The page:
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University of Iowa News Release


University of Iowa News Release

April 3, 2009

Hawkeye Poll: Majority of Iowans support recognition of same-sex relationships

A new University of Iowa Hawkeye Poll shows that only about one-third of Iowans oppose both gay marriage and civil unions.

The random statewide telephone poll of 978 registered voters found that 36.7 percent of Iowans oppose recognition of gay marriage and civil unions. Overall, 26.2 percent of respondents support gay marriage and 27.9 percent oppose gay marriage but support civil unions. The poll was conducted March 23 through March 31. The margin of error is +/-3.1 percent for the full sample.

Nearly 60 percent of Iowans under age 30 support gay marriage, and three-fourths of Iowans under 30 favor some formal recognition of gay relationships. Across ages, support for gay marriage increases slightly if the Iowa Supreme Court sanctions it.

Topline results of the poll are available at

Iowans' opinions on the issue have remained consistent since an October Big Ten Battleground Poll. Results of that poll are available at

"Iowans may not be quite ready to support gay marriage completely, but they are ready to recognize same-sex relationships in some legal form," said Hawkeye Poll Director David Redlawsk.

Redlawsk conducted the poll with Hawkeye Poll Co-director Caroline Tolbert; both are associate professors of political science in the UI College of Liberal Arts and Sciences.

Young adults, Democrats and women more likely to support gay marriage

Gay marriage is supported by 57.8 percent of Iowans under age 30. Another 17.2 percent oppose gay marriage but support civil unions. Only 15.6 percent oppose legal recognition of same-sex relationships, while 9.4 percent reported no preference.

"The results parallel our October findings, when over half of young voters supported gay marriage," Redlawsk said. "Less than a third of Iowans over age 30 support gay marriage, but it seems to be a non-issue for younger people."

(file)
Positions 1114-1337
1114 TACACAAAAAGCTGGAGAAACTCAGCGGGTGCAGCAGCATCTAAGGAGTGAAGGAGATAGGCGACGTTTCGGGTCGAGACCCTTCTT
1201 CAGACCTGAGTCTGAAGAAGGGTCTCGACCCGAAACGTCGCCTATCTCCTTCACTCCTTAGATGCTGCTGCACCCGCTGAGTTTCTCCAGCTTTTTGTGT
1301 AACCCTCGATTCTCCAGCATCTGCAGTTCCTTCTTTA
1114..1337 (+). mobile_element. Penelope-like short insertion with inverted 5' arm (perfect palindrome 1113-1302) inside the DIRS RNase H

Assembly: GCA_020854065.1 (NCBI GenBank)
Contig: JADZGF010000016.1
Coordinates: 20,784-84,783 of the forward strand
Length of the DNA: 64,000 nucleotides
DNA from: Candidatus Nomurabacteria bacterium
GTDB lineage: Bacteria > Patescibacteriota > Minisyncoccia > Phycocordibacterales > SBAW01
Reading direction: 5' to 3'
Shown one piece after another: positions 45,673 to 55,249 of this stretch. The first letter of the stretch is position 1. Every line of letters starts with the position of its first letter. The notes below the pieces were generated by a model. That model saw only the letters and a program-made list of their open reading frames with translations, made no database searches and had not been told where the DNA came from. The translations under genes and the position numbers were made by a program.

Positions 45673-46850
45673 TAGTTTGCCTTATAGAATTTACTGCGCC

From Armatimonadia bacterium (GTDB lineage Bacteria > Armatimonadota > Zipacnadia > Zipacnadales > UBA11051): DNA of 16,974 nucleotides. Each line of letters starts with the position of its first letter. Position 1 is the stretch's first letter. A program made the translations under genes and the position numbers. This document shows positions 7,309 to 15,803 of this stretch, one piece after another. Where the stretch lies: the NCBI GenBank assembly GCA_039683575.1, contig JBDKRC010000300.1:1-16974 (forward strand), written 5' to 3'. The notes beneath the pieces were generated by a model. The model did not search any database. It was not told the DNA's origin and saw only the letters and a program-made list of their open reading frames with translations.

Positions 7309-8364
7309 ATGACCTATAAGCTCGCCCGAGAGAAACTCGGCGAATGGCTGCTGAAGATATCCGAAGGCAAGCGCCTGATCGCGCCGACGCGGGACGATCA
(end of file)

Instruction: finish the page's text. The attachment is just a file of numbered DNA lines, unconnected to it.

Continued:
Support for gay marriage is substantially higher among Democrats at 44.4 percent compared to 27.9 percent for independents and only 7.7 percent for Republicans. Self-identified "liberal" respondents were the strongest supporters, with a majority (56.3 percent) favoring gay marriage. Only about 1 in 10 conservative Iowans support gay marriage. Women (27.9 percent) are slightly more supportive of gay marriage than men (23.8 percent).

Ruling in favor of gay marriage increases support slightly

Because of the Iowa Supreme Court case (Varnum v. Brien), the poll asked Iowans what the state should do if the Supreme Court upholds a constitutional right to marriage for same-sex couples.

The question provided three options: amend the Iowa Constitution to ban same-sex relationships, amend it to ban same-sex marriage but allow civil unions, or accept the decision to allow gay marriage in Iowa. (The order of the question was randomized to ensure that the order did not drive results.)

Across the entire sample, 30.4 percent of Iowans favor accepting a ruling to allow gay marriage. One-fourth support the creation of civil unions as an acceptable alternative. One-third believe the Iowa Constitution should be amended to ban any same-sex relationship, and 9 percent responded "don't know."

"This represents a very small increase in support for marriage following a court ruling, drawing mostly from respondents who generally prefer civil unions," Redlawsk said.

Larger shifts in support toward allowing gay marriage come from independents, ideological moderates and moderate church attendees. Support for gay marriage would increase 6 to 9 percent for these groups if the court rules in favor of it. Support from liberals would also rise, from 56.3 percent to 65.9 percent.

"While overall support for gay marriage remains below 50 percent even if the court rules that the Iowa Constitution requires it, those in the political middle become more likely to support it," Redlawsk said. "Voters who are adamantly opposed to gay marriage said their position wouldn't change, regardless of the ruling."

Sample characteristics

Of the 978 poll participants, 30.6 percent were Republican, 30.7 percent Democrat and 33 percent independent. The remainder did not provide a party.  About two-thirds of respondents were married. Women made up 57.9 percent of the sample, while men made up 42.1 percent. Reported results are unweighted.

About the University of Iowa Hawkeye Poll

The University of Iowa Hawkeye Poll is a teaching, research and service project of the Department of Political Science and is housed at the UI's Social Science Research Center. The university's College of Liberal Arts and Sciences and the Office of the Provost provided funding for the poll.

STORY SOURCE: University of Iowa News Services, 300 Plaza Centre One, Suite 371, Iowa City, Iowa 52242-2500

MEDIA CONTACTS: David Redlawsk, UI Department of Political Science, 319-400-1134 (cell),; Nicole Riehl, University News Services, 319-384-0070,